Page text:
Metastasis-free survival (MFS) is a valid surrogate endpoint for overall survival (OS) among some patients with localized prostate cancer, according to an article published in the Journal of Clinical Oncology.1

OS data from prostate cancer clinical trials in the adjuvant setting can take over a decade to mature, creating a need for reliable surrogate markers. For this review of completed and ongoing randomized clinical trials, researchers evaluated data from patients with prostate cancer to determine whether MFS or disease-free survival (DFS) are valid surrogate markers for OS.

Twenty four trials had DFS data for 21,140 patients; 19 trials had MFS data for 12,712 patients.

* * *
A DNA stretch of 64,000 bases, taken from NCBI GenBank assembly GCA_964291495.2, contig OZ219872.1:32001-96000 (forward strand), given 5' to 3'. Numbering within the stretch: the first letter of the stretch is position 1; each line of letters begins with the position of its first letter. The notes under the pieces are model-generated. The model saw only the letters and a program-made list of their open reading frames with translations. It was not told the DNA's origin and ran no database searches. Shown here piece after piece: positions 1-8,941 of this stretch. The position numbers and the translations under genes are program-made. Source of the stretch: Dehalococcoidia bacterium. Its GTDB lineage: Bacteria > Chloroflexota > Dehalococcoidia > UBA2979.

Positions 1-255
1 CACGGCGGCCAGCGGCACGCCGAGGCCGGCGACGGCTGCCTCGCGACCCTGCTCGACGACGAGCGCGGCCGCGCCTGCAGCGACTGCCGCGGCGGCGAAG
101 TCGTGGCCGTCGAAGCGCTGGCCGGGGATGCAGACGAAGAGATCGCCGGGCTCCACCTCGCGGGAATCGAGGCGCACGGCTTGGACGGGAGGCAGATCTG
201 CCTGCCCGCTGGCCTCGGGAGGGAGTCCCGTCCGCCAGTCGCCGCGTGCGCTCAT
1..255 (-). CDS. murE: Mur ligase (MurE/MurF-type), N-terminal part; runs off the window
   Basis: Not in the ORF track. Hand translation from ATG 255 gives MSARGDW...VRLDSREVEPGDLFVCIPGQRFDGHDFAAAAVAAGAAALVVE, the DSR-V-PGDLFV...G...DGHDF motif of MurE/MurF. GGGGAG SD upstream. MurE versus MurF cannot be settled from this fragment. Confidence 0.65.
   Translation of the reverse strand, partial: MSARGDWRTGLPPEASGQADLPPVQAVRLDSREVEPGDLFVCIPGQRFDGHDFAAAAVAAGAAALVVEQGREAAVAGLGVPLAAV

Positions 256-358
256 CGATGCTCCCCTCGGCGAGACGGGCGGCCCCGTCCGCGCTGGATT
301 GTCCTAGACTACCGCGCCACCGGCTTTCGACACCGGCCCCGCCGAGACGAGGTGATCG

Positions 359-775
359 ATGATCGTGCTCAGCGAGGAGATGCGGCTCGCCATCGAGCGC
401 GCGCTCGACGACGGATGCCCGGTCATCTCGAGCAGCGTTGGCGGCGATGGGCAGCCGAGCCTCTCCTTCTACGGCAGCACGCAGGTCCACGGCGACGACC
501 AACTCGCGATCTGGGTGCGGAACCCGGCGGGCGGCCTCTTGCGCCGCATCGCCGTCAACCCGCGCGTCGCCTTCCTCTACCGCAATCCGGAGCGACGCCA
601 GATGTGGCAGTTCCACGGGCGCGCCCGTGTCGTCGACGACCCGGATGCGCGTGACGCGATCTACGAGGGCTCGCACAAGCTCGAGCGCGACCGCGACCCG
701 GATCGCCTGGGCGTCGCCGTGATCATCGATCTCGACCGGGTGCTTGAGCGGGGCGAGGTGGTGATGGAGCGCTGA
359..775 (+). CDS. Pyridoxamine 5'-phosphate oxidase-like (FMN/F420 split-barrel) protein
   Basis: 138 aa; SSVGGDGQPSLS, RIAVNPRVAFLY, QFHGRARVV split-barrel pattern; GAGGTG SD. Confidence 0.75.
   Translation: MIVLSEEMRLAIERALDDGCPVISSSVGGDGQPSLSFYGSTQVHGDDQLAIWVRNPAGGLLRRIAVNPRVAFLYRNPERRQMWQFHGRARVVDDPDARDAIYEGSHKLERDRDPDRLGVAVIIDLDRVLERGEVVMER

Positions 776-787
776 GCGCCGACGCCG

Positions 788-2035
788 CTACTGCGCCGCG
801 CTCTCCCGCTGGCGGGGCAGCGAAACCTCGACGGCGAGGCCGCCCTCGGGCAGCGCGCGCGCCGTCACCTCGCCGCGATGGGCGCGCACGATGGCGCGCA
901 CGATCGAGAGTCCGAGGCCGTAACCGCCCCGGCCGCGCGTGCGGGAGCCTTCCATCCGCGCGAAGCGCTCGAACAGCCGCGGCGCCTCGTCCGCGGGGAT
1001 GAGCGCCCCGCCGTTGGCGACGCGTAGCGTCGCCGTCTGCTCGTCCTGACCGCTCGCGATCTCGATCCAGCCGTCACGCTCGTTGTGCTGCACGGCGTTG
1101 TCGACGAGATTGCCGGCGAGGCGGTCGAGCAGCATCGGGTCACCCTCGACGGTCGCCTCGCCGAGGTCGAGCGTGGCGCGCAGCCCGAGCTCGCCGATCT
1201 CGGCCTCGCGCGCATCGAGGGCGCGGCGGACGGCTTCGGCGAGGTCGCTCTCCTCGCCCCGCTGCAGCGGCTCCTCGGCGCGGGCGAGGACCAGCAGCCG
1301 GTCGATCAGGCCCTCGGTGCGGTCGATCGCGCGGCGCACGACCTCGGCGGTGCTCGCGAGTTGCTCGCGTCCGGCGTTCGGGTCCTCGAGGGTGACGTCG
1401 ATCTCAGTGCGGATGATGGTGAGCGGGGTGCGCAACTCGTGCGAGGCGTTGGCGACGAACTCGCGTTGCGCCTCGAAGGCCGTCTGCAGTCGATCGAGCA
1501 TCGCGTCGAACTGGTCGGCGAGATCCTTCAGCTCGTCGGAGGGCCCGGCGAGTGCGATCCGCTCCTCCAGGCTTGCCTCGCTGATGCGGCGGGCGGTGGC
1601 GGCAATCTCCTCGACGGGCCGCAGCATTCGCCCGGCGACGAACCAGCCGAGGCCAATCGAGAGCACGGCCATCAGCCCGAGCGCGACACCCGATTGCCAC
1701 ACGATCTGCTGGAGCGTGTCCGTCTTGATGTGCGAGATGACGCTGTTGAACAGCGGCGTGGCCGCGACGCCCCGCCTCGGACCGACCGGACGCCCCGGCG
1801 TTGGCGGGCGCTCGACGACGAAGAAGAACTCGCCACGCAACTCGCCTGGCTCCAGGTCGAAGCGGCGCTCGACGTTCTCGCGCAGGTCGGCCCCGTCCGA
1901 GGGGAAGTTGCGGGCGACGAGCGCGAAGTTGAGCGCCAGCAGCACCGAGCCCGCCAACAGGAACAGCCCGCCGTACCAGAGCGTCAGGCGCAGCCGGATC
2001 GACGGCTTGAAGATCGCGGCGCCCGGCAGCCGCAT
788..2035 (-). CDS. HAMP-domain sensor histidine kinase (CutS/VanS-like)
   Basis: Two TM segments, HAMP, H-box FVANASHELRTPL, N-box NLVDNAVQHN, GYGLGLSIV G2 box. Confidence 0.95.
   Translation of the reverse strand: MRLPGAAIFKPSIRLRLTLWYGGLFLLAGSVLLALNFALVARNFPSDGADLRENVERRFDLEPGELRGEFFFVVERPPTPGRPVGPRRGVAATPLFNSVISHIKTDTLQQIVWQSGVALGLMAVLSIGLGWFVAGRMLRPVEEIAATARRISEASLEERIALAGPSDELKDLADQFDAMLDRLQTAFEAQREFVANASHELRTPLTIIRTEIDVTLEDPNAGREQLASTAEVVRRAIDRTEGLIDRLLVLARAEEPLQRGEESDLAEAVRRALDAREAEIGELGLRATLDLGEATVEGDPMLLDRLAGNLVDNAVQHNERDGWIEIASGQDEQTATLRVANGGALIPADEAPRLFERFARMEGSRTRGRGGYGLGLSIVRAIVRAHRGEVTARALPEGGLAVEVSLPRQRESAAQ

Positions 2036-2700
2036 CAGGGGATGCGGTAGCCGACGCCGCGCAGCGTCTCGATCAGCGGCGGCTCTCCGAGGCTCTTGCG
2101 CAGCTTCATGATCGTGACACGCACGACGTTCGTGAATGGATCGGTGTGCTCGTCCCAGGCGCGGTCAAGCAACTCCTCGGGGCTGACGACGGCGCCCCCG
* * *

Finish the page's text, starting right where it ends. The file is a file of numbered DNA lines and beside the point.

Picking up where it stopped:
Among patients with DFS data, 61% were enrolled in radiation trials and 63% had high-risk disease. Among patients with MFS data, 90% were in enrolled in radiation trials and 66% had high-risk disease.

Five-year OS was 84% for the entire cohort, where the estimated chance of prostate cancer–specific mortality over 10 years was about 15%; 5-year DFS and MFS rates were 76% and 79%, respectively. The DFS correlation with OS was .85; the MFS correlation with OS was .91.

RELATED: Racial Disparities in Prostate Cancer Outcomes: An Elusive Explanation

The authors noted a “strong correlation between log(HR [hazard ratio])-OS and log(HR)-MFS across trials (R2, 0.92 [95% CI, 0.81 to 0.95]), and the high correlation remained when nonprostate cancer deaths were censored (R2, 0.89 [95% CI, 0.72 to 0.93].”

They concluded that MFS is a “strong” surrogate for OS in this patient population.

Reference

  1. Xie W, Regan MM, Buyse M, et al. Metastasis-free survival is a strong surrogate of overall survival in localized prostate cancer. J Clin Oncol. 2017 Aug 10. doi: 10.1200/JCO.2017.73.9987 [Epub ahead of print]